“My vision is to create a tent big enough to accommodate all our people, to tap into the resourcefulness and talents of our people irrespective of our different ethnic, political and religious backgrounds; to channel our energies into building the kind of country that assures a food self-sufficient, safe, prosperous and dignified future for all Ghanaians; to create sustainable jobs with meaningful pay for all, and for Ghana to participate fully in the fourth industrial revolution using systems and data,” Dr Bawumia declared.
To realise his vision, the Vice-President said Ghanaians must have a mindset of possibilities and not impossibilities, pointing out that the challenges “we must overcome as a country were too important to let our political differences derail us.”
He said there was a critical failure of mindset that manifested itself in the absence of core values, patriotism and principles within the society which required the invigoration of the can-do spirit of the Ghanaian to believe that “we can even do better than we ever imagined if we put our minds to it”, citing the Mamfe Methodist Girls Senior High School and Prempeh College winning international robotic competitions against their peers in the US, Germany and South Korea as examples of positive mindsets.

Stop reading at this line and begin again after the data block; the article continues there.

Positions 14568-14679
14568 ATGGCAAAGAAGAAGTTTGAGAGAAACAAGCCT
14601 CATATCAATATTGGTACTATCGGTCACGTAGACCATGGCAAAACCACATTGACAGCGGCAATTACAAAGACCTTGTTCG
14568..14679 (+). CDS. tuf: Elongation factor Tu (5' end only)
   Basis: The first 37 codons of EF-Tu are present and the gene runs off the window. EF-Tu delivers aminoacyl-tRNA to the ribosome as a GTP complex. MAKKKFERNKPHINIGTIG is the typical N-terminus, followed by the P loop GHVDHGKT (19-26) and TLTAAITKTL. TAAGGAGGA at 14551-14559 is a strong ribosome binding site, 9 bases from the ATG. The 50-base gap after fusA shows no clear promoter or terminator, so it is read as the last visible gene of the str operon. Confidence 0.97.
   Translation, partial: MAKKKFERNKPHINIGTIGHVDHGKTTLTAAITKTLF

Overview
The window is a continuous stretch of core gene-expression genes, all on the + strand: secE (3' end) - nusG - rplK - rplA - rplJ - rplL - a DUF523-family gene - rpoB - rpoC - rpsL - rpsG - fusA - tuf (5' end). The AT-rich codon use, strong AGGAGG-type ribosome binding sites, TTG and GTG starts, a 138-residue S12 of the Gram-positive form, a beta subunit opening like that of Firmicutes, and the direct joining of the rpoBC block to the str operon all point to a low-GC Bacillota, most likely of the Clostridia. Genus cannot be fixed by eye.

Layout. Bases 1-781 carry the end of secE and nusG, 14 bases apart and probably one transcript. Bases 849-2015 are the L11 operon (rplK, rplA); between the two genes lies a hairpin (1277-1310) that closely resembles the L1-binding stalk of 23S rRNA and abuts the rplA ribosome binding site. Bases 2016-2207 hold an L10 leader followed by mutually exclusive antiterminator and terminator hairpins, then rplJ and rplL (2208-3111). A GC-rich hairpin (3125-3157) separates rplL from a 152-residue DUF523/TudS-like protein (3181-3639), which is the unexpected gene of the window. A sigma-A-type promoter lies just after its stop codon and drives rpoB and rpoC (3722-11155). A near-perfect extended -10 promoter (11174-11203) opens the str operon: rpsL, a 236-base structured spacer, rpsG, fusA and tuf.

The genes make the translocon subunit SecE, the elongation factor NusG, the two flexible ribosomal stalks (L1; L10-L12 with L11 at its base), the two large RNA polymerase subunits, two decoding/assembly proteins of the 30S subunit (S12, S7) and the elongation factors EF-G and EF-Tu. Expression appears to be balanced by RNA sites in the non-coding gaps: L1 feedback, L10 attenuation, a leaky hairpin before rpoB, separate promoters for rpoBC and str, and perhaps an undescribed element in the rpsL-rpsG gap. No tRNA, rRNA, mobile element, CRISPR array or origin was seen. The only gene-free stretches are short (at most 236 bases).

Veering onto his main task of building a digital economy which he had been championing in the last seven years, Dr Bawumia reiterated that he would build a Ghana which would leverage technology, data and systems for inclusive economic growth.
“I want us to apply digital technology, science, technology, engineering and mathematics (STEM), robotics and artificial intelligence for the transformation of agriculture, healthcare, education, manufacturing, Fintech and public service delivery.